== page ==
How to Increase Your Blog’s Readability Score
Have you heard of the term ‘readability score’? Perhaps back in school, you were asked to write an essay or a report with a certain readability score.
Well, what you learn in school doesn’t stay in school.
As a blogger, you must ensure that your content is on par with your audience’s level of experience and literacy. Your content should NOT be too easy for your readers to understand because they will then undervalue your expertise. At the same time, it should NOT be too challenging because it will turn off your readers and add no value to their lives.
If you have never heard about the term ‘readability,’ it is a measurement system for your content. Based on several parameters, the system assigns a score.
The Flesch–Kincaid readability measuring system is one of the most popular readability measurement systems. It assigns a different range of scores for various age groups and literacy level. Assuming your blog content is targetted at young moms who have a college degree, your readability score should be between 60.0 and 70.0.
If you have the Yoast plugin installed on your WordPress (as you should), you will find the “Readability” tab built right into the system (screenshot below).
Here’s how my Readability summary of this post looks on Yoast. As you can see my writing is not perfect and does not meet all the criteria of the measuring system. The conditions my post doesn’t fulfill, it’s my writing choice to let those be. For example, I am okay with having one section in the entire post that’s more than 300 words. These are subjective decisions you will have to make before publishing your content. But be honest with yourself about things you can let go of.
Why should you care about your content’s readability score?
Well, first of all, there’s no point slaving to create content that nobody can understand. Make it easy for your readers to understand your content.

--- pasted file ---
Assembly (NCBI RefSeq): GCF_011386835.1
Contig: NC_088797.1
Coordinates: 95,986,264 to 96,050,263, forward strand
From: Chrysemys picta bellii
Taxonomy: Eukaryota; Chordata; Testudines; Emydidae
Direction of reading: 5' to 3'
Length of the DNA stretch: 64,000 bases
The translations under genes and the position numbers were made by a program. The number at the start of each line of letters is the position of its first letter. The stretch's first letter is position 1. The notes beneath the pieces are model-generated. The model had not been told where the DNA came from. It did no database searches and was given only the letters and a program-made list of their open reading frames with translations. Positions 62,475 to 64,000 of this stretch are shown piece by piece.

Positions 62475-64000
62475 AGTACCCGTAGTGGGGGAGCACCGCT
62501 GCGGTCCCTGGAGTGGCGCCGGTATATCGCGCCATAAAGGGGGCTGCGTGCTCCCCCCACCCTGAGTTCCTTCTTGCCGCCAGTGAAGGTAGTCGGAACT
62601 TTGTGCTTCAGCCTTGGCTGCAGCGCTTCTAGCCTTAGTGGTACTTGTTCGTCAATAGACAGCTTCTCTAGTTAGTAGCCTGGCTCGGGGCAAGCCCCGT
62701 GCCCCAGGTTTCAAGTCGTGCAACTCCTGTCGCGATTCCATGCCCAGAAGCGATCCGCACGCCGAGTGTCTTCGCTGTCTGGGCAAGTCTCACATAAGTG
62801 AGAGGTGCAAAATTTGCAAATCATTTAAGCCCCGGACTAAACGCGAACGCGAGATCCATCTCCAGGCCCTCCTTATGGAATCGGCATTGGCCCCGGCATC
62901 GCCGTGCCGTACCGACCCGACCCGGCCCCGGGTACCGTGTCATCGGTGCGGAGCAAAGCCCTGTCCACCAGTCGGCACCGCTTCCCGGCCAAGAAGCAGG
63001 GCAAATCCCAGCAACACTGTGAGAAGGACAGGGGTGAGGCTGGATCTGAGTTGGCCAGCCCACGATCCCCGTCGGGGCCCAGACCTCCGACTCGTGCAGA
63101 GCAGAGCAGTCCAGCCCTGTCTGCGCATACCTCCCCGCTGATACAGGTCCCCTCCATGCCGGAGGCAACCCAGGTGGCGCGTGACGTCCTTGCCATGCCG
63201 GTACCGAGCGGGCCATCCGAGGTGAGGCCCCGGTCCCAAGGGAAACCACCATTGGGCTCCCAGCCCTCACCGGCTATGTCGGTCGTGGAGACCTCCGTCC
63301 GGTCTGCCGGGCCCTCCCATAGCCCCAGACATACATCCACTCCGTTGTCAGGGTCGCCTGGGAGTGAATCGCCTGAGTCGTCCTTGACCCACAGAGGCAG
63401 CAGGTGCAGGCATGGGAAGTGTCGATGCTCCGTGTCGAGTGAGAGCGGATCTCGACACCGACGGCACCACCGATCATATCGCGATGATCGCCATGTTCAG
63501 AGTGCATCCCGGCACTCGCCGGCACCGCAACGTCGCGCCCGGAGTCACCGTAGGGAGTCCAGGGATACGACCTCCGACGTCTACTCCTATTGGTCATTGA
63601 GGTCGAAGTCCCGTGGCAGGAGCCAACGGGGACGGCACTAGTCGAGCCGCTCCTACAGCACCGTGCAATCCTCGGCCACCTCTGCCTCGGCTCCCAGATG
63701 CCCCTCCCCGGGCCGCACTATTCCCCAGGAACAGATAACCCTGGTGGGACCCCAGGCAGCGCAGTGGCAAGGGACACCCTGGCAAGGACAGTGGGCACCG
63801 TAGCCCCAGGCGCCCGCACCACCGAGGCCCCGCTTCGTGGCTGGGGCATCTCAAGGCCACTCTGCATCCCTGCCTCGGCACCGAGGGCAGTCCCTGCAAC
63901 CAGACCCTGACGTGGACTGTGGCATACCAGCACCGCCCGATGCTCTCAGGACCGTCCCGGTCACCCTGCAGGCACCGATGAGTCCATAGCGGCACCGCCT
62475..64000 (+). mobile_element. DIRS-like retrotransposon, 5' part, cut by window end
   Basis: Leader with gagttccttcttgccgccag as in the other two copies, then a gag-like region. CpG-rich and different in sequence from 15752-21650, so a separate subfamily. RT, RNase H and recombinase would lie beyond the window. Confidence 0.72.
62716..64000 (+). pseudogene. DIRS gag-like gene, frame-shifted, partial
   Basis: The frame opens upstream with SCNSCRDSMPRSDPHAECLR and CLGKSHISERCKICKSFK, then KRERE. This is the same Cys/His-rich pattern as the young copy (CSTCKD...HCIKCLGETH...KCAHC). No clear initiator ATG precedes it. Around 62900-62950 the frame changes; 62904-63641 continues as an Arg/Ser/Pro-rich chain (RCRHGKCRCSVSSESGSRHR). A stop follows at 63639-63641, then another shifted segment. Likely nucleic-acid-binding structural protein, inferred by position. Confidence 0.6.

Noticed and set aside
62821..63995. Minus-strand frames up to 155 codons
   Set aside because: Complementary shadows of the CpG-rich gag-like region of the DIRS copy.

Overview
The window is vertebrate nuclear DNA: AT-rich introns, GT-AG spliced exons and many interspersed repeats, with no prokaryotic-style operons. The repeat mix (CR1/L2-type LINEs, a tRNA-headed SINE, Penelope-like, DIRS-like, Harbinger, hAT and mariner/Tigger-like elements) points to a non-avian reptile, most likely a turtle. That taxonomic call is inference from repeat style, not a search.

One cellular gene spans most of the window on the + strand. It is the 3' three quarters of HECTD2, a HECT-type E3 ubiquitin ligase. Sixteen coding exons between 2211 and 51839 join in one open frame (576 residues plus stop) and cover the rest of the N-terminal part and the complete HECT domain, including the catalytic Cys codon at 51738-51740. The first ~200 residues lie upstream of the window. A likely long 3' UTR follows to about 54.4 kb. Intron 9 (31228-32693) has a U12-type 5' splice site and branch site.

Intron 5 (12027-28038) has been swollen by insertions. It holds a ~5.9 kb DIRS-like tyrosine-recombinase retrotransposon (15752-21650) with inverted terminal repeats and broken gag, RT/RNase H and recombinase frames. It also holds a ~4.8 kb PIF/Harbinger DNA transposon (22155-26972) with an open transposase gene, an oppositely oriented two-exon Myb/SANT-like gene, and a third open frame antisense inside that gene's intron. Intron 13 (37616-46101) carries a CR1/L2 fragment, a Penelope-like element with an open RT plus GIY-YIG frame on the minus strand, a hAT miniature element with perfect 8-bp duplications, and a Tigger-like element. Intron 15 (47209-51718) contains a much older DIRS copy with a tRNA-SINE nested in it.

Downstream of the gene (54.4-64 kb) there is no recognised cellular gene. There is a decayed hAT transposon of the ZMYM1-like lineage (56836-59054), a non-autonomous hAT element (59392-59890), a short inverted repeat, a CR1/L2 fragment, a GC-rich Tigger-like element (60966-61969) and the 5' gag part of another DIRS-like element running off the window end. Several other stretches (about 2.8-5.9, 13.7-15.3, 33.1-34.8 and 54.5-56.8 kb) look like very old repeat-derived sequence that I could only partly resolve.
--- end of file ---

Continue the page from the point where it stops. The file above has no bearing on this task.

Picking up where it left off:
It may not be obvious but most results that rank high on search engine result pages are easy to read and carry a high readability score. This means that your content’s readability score affects your ranking on search engines too.
Once you have visitors to your blog via the search engines, you want them to stay on your website for as long as possible and ideally, convert them into subscribers. However, if your blog’s content is not up to the standard they expect, they will neither subscribe nor return.
10 Tips to Improve Your Blog’s Readability Score
Alright, let’s get to the tips.
Restrict your posts to one idea
In an earlier post, I have already written about the importance of focusing on only one key idea in your blog posts and courses. It deserves repetition because this one thing can make or break your blog post/course.
Navigating more than one key idea confuses the readers (and search engines!) and they do not understand what to focus on. That is a surefire way to dunk your readability score into deep water.
You may choose to deep-dive into a topic or create a list of actions, but ensure that the content still funnels up to the one central idea.
To help you keep the focus, begin by identifying the ONE primary goal of your blog post (or course)–what is it that you want your readers to accomplish?
Then, create a content outline before you start writing the content. Ensure that each subheading in the outline (or lessons in a course) align with the primary goal of the post (or course).
After you finish writing the post (or lesson), review the content to ensure that you are meeting the end goal.
Organize your thoughts
As a content creator, your mind is full of ideas. But as an educator, you need to present your ideas in a sequence that is most beneficial to your audience.
Your audience comprises of people who are at different levels of experience and knowledge. To ensure your content is meaningful to all levels of audience, your content has to flow from general to specific. Sometimes, it may even become necessary to create different posts or courses for different levels.
Within a post or a lesson, cover the big concept first and then filter down to smaller concepts. Or, present a generic example that is relatable to a larger audience before using specific examples.
Additionally, use subheadings, bullets, and numbered lists to help your readers follow the intended structure.
Again, creating a content outline before writing the content will help you see the structure and flow of the post from the beginning.
Write in the active voice
One tip that is common to all books on writing practices is to write in the active voice.
Active voice helps trim unnecessary words, thus making it easier to read. More importantly, sentences written in the active voice are more impactful and appealing.